By Liana Jacob
THIS CURVY WOMAN was bullied by men who would call her a WHALE and send her death threats because of her body but thanks to her confidence she has now found love with a man who loves EVERYTHING about her body.
Healthcare professional, Sierra Mead (19), from New Mexico, USA, who is 20st 10Ibs and a UK size 24, used to feel insecure about her body for years with her high school peers calling her names like ‘whale’, ‘hippo’ and ‘fat’.
For years she would cover her body in shame and over-exert herself during PE lessons at school, but gradually seeing other plus size women on social media flaunting their curves encouraged her to do the same.
Despite receiving negative comments and death threats from strangers online telling her she ‘deserves to die’, in March 2017, her stunning pictures attracted the attention of her now boyfriend, Mason, who was star-struck by her confidence and curves.
Mason, who is 11st 11Ibs and XL and is shirt size XL, says that he’s in love with her and their spark results in their amazing sex life.
“I always thought I was too fat; I felt like I was secretly being judged by people all the time. I wore baggy clothes, I always sucked in my stomach and covered myself,” Sierra said.
“I mainly ate only salads, and always tried to prove my worth by my over-exerting myself in physical activities. I felt like a total outcast all the time.
“Of course, people in school would stare at me and sometimes it seemed like they were laughing too, but no one ever really made comments that I could hear.
“Three separate times that I can recall, different guys called me whale, hippo, or fat b*tch; but I think they just picked up on my insecurity and weaponised that rather than it actually being about my size.
“Seeing other body positive women online is what prompted me to take pictures and inspire others. Seeing someone whose body looked like mine or who was even bigger than me, made me realise my own beauty and self-worth.
“Attractiveness is a spectrum, there is not just one form of beauty, that’s very important for everyone to remember.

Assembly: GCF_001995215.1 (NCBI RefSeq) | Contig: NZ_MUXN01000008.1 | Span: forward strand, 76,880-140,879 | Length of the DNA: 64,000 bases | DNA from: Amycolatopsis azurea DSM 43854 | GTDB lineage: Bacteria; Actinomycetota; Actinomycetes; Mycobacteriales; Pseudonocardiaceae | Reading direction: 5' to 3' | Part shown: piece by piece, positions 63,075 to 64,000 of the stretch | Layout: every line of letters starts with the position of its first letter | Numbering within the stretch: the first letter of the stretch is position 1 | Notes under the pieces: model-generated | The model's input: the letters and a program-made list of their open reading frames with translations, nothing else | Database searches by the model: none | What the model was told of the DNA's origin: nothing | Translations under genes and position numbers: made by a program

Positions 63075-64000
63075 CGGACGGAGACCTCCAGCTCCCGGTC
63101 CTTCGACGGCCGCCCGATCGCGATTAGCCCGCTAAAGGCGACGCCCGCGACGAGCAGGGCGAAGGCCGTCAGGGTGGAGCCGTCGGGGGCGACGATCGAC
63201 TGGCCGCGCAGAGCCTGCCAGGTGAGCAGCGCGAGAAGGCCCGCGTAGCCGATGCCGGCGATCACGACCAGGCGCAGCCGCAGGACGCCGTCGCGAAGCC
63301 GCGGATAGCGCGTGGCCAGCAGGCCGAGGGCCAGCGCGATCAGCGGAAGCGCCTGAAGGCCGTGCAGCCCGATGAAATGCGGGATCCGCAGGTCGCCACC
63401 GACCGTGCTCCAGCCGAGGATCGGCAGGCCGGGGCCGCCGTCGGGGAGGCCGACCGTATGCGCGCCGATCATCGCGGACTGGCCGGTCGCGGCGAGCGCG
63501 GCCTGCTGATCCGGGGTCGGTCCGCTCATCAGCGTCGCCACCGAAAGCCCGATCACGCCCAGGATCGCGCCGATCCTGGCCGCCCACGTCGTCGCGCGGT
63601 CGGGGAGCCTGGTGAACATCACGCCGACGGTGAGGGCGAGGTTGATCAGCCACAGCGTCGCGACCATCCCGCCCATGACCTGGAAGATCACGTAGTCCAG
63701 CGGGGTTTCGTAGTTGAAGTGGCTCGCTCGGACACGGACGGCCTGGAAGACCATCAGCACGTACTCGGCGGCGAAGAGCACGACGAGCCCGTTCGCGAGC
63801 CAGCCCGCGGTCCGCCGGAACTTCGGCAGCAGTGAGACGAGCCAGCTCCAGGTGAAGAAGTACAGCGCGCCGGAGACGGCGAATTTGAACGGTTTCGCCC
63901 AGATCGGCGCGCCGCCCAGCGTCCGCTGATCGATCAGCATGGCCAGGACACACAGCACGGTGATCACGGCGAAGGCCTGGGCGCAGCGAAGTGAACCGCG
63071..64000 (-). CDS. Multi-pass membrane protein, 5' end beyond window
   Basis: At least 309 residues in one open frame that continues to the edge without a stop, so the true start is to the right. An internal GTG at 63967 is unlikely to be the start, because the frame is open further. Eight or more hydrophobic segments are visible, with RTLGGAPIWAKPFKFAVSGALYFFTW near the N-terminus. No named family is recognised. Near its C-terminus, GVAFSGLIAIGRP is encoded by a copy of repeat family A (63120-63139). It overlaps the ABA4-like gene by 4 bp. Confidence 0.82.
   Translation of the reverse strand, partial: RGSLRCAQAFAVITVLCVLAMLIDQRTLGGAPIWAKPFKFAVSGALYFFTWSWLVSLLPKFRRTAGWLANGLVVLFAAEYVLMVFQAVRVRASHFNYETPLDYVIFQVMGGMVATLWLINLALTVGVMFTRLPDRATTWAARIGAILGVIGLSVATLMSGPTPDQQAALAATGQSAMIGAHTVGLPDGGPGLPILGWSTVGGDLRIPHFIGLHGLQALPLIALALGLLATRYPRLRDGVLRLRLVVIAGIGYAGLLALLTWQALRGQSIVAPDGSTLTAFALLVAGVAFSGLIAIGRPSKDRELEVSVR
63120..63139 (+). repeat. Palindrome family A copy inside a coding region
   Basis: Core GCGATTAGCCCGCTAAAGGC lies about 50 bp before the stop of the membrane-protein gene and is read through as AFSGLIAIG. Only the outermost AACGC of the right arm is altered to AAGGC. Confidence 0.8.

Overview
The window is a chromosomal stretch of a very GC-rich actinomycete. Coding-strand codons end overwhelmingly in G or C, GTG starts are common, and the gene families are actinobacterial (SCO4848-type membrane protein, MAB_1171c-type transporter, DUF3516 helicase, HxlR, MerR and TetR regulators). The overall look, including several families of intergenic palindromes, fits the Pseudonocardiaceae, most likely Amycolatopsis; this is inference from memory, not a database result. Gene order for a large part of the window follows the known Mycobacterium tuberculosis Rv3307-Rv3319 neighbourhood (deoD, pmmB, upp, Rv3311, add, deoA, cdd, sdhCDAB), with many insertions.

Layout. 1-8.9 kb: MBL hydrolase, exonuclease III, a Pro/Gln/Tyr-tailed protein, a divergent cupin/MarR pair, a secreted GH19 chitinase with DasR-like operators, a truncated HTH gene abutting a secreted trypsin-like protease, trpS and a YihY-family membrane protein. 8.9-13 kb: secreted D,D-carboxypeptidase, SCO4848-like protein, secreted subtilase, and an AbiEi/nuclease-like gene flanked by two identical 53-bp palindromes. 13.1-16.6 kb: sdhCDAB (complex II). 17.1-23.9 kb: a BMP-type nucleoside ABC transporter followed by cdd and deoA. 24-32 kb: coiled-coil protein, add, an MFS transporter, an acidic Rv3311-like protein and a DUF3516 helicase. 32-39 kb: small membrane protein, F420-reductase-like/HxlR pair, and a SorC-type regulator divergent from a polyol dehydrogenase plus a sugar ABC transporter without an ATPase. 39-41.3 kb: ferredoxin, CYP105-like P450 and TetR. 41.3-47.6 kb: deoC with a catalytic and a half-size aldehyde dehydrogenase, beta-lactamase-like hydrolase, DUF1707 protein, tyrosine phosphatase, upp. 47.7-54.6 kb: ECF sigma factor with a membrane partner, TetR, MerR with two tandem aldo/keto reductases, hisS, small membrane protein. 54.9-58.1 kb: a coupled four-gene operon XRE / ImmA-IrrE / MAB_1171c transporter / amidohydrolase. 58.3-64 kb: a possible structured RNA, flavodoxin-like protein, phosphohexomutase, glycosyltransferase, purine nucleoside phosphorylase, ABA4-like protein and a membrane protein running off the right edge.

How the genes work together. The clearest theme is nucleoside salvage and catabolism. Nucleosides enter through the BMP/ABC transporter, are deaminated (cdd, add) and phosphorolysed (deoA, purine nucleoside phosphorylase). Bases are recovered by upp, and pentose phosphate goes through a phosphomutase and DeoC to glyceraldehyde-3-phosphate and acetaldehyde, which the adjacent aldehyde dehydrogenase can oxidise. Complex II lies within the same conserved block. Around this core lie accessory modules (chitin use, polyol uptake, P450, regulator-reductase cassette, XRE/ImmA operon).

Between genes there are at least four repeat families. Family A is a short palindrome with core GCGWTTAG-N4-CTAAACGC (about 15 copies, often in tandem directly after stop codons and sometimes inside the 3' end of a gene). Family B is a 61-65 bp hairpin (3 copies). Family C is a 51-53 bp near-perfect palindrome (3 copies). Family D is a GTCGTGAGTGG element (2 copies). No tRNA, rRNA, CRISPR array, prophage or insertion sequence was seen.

“Mason and I met sometime in the beginning of March 2017 on an online dating site. He messaged me first and on the second day I gave him my number.
“The first time we talked I just knew he was the one and we became completely obsessed with each other from then on.
“He was, and still is, such a smart, sensitive, funny, patient, talented, caring, romantic and kind man. I’m sure he would say the same about me because we are so alike.
“He tells me about how beautiful he thought my pictures were and how genuine my profile was. My body confidence has benefitted our relationship; I’m not the type to ‘do it’ in the dark, or bashfully hide behind my top.
“He’s not restricted from touching any part of my body, we are completely open and one with each other.
“I’m sure there might be people who stare because he’s thin and I’m the complete polar opposite of that, but they sure aren’t obvious about it.”
Mason describes their relationship.
“Her online profile first attracted me to Sierra; she was so bubbly, sweet and she knew what she wanted. When we started talking, we couldn’t stop till this day, and just look at her, she’s gorgeous,” he said.
“I love everything about her body; she has such nice soft curves that any man would do a double take on.
“When you’re truly in love, there is a spark that always creates amazing results when you figure out each other’s needs and different turn-ons, it gets crazy.”
Despite Sierra’s new-found body confidence, she has experienced death threats and harsh comments by trolls online which she says has been the hardest part of her journey. She now ignores them.
“People daily, sometimes several people multiple times a day tell me I deserve to die. They say they would laugh and celebrate when I ‘inevitably’ succumb to heart failure or diabetes,” she said.
“It’s shocking to me how angry people can get at a fat woman on the internet, and how they think it’s even remotely okay to treat someone like that.
“I used to argue back with them for hours, but eventually I grew out of it. I don’t have to justify myself to anyone who thinks they have superiority over me because they’re thinner.
“We’re all still human. My advice: filter comments and the ‘block’ button are your friends. I would say, just let people live.
“Fat people know they’re fat, and we know the possible consequences that come with that; we are told constantly by family, doctors, people on the internet, etc.
“You aren’t doing someone a service by bullying them, if they want to change, they should do so on their own terms.
“It’s common sense to be a decent person and not involve yourself in another person’s life; especially if it doesn’t affect you or you don’t even know this person.
“Specifically, body confidence is not promoting obesity. I hear that one religiously. Body confidence is for everyone regardless of size, colour, age, gender, height, disability, etc.
“Body image issues affect literally every single person and it can even result in eating disorders. Loving yourself is more important than you will ever know.
“So, for the people reading this I would say; get dressed up, do your hair, take some pictures, look in the mirror and just focus on what you like about yourself versus what you think needs to be changed.
“At its core, body confidence improves people’s quality of life. It never was and never will be an ‘excuse to stay fat’.”
Follow Sierra on Instagram: https://www.instagram.com/lilwhalebby/